Alice Cronin-Golomb, Ph.D.
DIRECTOR, VISION AND COGNITION LABORATORY, BOSTON UNIVERSITY
More and more, neuroscientists are uncovering the important relationship between our senses—such as hearing or vision—and our cognitive abilities. These findings have real-world significance. Scientists and doctors are beginning to understand that programs or therapies that address deficits in sensory abilities might serve to ameliorate cognitive problems, too. While the science is highly complex, the solutions can be surprisingly simple.
A Palette for the Alzheimer's Palate
Many chefs will tell you that food presentation is essential to the diner's enjoyment of a meal. Alice Cronin-Golomb, Professor of Psychology and Director of the Vision and Cognition Laboratory at Boston University, might agree. The Alzheimer's patients she works with enjoy more of the meal when it is served on a brightly colored plate. A bright color that contrasts with the color of the meal helps people with Alzheimer's disease (AD) tell the food and drink apart from the tableware.
Professor Cronin-Golomb has done tremendous research on visual dysfunction in patients with AD. She and her colleagues have demonstrated that AD affects areas of the brain that are responsible for vision, resulting in widespread visual deﬁcits. These deﬁcits in vision can contribute to the decline of people with Alzheimer's in myriad ways. Perhaps surprisingly, one way is in how much they eat.
About 40% of people with AD lose weight, sometimes dropping to dangerous lows. Weight loss in patients with AD has been generally assumed to result from depression, as well as patients' inability to feed themselves and their tendency to focus on only one food at a time.
Based on their research, Dr. Cronin-Golomb and her colleagues believed that there was a visual reason for poor appetites. In earlier studies, they had determined that Alzheimer's affects the occipital lobe and related areas near the back of the brain—the areas responsible for sensitivity to visual contrast and the perception of color. They realized that AD patients were probably eating less in part because they couldn't distinguish their food from the tableware. Imagine chicken and mashed potatoes served on a white plate, with milk in a white cup. Not much contrast.
Red & Blue Plates
Dr. Cronin-Golomb and her colleagues decided to study the eating habits of people with advanced AD who still fed themselves. The team monitored the food and drink intake of nine residents at the Edith Nourse Rogers Memorial Veterans' Affairs Medical Center in Bedford, MA for 30 days. For the ﬁrst ten days the meals were served on white plates with stainless steel ﬂatware and white cups, all of which, according to the study, "is standard for this facility." The meals the residents ate were also the standard fare. For the next ten days, meals were served on high-contrast red plates, the residents drank from red cups, and they ate with red ﬂatware. The size and shapes of the tableware were similar to those used by the facility, and the food was the regular lunch and dinner that the facility serves. Finally, for the last ten days, the residents' meals were again served on the white tableware.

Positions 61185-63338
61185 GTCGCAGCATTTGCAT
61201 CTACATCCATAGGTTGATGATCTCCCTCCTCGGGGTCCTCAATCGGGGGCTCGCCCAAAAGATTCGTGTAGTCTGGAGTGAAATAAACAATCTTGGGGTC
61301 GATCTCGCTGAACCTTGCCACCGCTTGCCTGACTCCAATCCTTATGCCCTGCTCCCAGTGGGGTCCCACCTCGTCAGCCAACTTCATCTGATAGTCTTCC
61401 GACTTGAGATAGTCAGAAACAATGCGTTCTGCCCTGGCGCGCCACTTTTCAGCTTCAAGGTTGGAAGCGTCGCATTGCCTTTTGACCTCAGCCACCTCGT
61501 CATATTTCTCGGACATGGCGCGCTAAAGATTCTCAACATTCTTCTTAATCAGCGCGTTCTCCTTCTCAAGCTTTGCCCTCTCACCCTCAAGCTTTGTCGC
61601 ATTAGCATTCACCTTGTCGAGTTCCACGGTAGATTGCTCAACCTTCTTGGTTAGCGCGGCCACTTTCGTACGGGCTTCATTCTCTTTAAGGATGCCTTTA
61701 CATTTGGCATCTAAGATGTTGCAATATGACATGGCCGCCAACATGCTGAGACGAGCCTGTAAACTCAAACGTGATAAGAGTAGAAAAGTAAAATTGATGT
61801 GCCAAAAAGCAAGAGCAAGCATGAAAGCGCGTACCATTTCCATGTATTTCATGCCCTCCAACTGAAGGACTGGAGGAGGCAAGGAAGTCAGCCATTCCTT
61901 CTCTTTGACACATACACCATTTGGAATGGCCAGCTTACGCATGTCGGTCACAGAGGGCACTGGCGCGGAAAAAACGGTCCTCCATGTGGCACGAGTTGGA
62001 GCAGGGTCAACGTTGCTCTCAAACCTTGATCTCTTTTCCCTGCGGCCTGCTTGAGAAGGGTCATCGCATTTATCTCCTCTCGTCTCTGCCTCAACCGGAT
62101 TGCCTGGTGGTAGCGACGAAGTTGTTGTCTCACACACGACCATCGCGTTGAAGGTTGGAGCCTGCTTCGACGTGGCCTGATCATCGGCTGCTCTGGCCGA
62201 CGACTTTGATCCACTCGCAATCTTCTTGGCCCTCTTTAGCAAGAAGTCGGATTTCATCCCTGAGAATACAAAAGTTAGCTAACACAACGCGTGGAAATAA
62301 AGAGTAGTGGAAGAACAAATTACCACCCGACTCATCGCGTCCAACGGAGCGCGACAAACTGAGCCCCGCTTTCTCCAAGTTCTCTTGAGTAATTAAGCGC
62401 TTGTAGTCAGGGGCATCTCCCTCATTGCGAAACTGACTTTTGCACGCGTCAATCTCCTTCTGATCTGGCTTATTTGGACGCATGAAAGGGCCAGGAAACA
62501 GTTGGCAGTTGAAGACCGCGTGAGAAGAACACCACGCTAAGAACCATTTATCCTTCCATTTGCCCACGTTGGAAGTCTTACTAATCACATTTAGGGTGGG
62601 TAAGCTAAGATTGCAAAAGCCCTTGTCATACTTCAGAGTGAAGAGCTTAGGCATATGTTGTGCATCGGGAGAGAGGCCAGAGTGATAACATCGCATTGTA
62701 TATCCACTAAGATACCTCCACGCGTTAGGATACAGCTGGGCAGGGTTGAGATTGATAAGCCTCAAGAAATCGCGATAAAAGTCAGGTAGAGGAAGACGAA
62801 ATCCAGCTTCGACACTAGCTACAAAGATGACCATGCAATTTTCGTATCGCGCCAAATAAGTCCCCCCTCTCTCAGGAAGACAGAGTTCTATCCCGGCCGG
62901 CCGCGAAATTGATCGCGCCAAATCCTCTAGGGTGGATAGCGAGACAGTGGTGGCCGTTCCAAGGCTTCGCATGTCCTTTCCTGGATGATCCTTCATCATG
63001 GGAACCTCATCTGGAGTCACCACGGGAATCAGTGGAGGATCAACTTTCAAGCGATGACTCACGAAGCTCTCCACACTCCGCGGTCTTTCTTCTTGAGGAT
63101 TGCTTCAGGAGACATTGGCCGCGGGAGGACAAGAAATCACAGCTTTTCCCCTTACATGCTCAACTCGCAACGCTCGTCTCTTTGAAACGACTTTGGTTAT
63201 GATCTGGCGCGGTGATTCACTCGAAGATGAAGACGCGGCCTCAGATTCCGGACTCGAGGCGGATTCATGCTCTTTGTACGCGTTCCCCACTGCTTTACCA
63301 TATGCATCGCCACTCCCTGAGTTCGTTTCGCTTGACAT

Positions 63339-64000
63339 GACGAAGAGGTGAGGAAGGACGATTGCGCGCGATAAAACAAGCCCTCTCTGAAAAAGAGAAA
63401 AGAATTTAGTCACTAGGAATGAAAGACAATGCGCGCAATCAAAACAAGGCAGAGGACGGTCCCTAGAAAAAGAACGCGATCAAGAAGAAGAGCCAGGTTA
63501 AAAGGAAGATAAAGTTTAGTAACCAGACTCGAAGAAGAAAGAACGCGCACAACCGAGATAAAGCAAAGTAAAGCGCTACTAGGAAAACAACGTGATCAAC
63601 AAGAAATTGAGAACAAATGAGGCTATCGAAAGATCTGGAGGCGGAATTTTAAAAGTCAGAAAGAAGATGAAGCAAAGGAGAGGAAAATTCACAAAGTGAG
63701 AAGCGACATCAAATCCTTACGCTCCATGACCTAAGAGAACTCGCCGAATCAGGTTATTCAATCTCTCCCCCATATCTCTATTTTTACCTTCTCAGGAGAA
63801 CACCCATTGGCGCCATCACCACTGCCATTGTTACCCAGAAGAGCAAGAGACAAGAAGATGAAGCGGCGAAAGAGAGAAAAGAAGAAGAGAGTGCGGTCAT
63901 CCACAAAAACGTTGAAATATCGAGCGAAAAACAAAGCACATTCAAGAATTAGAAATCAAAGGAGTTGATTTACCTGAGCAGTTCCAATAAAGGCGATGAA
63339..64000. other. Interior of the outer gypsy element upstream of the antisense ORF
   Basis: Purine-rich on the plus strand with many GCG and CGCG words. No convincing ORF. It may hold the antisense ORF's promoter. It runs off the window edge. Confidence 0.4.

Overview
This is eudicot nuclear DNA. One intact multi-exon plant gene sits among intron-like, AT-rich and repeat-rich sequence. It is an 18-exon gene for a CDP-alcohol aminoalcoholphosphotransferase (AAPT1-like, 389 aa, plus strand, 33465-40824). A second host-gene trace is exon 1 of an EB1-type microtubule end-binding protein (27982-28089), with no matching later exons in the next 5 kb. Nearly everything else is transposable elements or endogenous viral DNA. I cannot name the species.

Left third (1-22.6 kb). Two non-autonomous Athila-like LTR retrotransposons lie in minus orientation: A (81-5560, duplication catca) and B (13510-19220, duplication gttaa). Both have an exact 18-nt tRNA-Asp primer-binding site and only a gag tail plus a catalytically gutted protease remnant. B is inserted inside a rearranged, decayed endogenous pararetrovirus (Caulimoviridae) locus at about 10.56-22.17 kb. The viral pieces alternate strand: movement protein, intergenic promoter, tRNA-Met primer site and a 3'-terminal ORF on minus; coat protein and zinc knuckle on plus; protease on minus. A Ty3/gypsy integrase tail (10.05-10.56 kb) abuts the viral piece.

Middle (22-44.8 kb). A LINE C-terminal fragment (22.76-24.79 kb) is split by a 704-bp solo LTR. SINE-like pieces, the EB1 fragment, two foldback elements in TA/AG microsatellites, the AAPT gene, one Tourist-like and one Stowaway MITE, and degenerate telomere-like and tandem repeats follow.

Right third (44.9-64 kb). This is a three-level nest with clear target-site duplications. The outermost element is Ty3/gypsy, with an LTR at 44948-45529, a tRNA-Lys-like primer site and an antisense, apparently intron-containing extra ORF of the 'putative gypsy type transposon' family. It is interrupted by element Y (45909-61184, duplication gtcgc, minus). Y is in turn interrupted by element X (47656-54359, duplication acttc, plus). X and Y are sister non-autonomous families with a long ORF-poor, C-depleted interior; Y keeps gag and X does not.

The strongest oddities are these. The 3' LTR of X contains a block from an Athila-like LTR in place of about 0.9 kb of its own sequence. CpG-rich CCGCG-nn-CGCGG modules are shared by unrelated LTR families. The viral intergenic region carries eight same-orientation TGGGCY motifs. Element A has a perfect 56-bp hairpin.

A year later, the research team did a follow-up study. Using the same procedures as the ﬁrst study, they measured how much AD patients consumed during a 70-day period in which meals were served for 10 days on high-contrast tableware (this time blue instead of red) and 10 days each on low-contrast pastels (pink and light blue), alternating with 10-day periods on the original white tableware.
The results? For the ﬁrst study (with the red tableware), the researchers found that participants ate an average of 27% more from the high-contrast red plates than from the white plates. They also found that the residents drank an average of 83.7% more from the red cups. In the follow-up study, the meals on the high-contrast blue tableware, like the red, showed signiﬁcant change, with an average of 25.1% increased intake of food and 29.8% of liquid. The meals on the low-contrast pastel tableware showed no change, indicating that it was indistinguishable from the white in terms of functional contrast. Taken together, the studies showed that color (red vs blue) was not as important as the amount of contrast between the tableware and the meals.
Why It Matters
This experiment may seem simple, but it has important implications. First, it offers caregivers an easy solution to one of the life-threatening effects of AD: serious undernourishment and weight loss. Just as important, it underscores a new avenue for understanding and preventing the effects of AD. Following in Dr. Cronin-Golomb's footsteps, researchers are working hard to ﬁgure out how to address—even reverse—visual dysfunctions as part of a strategy for preventing or slowing the progression of Alzheimer's disease.
Alice Cronin-Golomb, Ph.D. is a member of the Posit Science Scientific Advisory Board.